Student at state university in N.Y. plans open-meetings lawsuit

NEW YORK — A student at the State University of NewYork at Albany is considering suing the university-affiliatedAuxiliary Services Corporation after being denied access to multiplemeetings of its board.

In December, Tony Gray received a favorable opinion from thestate’s Committee on Open Government, which determined the boardof the Auxiliary Services Corporation is a public agency thatmust comply with state laws governing open records and open meetings.The Auxiliary Services Corporation is a nonprofit company thatruns the university’s food service, bookstore and similar operations.

"In view of the degree of governmental control exercisedby and its nexus with the University of Albany, I believe that[the board] conducts public business and performs a governmentalfunction of a governmental entity," wrote Robert Freeman,executive director of the Committee on Open Government, in a non-bindingopinion.

Gray said board members have asked him to leave all the meetingshe has tried to attend. It was his dismissal at a meeting in February2001, though, that sparked his intent to file a lawsuit to challengethe board’s actions.

At the February meeting, the board approved a 6.95 percentincrease in the campus meal plan. Gray attended the meeting toargue against the proposal, but the deliberations were closedto the public. By filing a lawsuit, Gray would seek to nullifythe board’s vote on the meal plan and attempt to gain access tofuture proceedings.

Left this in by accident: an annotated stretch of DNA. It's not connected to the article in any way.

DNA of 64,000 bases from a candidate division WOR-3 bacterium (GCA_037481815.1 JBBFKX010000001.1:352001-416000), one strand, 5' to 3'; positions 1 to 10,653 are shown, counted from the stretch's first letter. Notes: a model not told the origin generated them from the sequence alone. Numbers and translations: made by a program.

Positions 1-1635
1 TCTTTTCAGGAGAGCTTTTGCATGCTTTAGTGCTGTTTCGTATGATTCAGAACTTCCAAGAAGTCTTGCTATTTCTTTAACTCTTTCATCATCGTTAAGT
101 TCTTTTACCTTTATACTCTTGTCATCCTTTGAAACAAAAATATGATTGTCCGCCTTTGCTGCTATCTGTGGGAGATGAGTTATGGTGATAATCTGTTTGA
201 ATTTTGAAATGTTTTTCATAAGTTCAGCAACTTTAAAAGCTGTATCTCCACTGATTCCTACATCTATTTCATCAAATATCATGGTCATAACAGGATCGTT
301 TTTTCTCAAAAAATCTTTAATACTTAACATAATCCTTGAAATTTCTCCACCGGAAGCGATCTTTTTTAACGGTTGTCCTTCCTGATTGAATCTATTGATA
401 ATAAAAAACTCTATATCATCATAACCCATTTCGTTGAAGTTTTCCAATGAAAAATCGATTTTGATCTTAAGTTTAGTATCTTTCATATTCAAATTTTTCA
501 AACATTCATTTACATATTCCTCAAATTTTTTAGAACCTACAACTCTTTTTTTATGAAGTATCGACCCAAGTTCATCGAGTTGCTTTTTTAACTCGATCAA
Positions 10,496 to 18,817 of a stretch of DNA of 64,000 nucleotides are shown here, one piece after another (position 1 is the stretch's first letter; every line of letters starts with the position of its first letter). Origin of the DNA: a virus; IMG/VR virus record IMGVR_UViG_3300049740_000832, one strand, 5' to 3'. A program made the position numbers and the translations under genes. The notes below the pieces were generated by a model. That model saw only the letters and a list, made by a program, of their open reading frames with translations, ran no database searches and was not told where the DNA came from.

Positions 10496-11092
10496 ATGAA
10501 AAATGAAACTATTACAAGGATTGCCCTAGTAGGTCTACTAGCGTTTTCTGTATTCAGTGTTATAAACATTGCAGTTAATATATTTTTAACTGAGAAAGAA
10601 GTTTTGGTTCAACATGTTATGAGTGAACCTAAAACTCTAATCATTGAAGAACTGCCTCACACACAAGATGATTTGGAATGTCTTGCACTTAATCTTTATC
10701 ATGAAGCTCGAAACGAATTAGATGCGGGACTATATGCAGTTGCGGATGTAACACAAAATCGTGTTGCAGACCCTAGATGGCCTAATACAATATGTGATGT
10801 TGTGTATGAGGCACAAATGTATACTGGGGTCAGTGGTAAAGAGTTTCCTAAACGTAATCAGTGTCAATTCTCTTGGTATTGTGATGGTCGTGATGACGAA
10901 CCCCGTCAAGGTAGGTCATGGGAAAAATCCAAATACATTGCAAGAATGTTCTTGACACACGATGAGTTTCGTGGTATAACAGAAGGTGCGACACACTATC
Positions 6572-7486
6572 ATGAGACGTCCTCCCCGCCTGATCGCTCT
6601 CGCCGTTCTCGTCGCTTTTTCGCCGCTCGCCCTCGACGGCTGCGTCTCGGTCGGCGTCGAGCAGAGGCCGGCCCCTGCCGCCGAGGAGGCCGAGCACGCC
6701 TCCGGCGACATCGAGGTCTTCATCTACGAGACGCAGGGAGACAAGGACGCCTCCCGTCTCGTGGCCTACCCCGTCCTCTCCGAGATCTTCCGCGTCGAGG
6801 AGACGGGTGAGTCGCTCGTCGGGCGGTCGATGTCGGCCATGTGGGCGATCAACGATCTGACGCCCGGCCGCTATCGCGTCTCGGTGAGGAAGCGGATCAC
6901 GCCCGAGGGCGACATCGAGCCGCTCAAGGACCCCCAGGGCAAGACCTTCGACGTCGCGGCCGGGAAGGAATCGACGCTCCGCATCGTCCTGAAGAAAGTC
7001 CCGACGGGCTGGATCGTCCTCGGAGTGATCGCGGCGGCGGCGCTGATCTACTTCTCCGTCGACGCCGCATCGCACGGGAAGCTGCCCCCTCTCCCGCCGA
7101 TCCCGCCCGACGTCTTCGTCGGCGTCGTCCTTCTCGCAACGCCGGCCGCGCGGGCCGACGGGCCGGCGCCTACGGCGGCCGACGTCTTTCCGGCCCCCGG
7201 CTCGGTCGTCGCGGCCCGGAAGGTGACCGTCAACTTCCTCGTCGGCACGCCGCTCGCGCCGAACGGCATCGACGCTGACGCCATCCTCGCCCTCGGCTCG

In his letter to Gray, Freeman addressed the disputed Februarymeeting. "One of the actions to which you referred, increasingthe cost of the meal plan, involves the assertion of authoritythat could be exercised only by or on behalf of the University,"he wrote.

Gray said he took Freeman’s opinion to the board’s Decembermeeting and was given five minutes to address the group. The board– consisting of 11 faculty and staff members, eight students andone alumnus — asked no questions of him, and when he was finished,instructed him to leave.

Gray said he hopes to file his lawsuit later this month withthe help of pro bono counsel.

Read about Tony Gray‘s past struggles with the State University of New York at Albany and Hudson Valley Community College.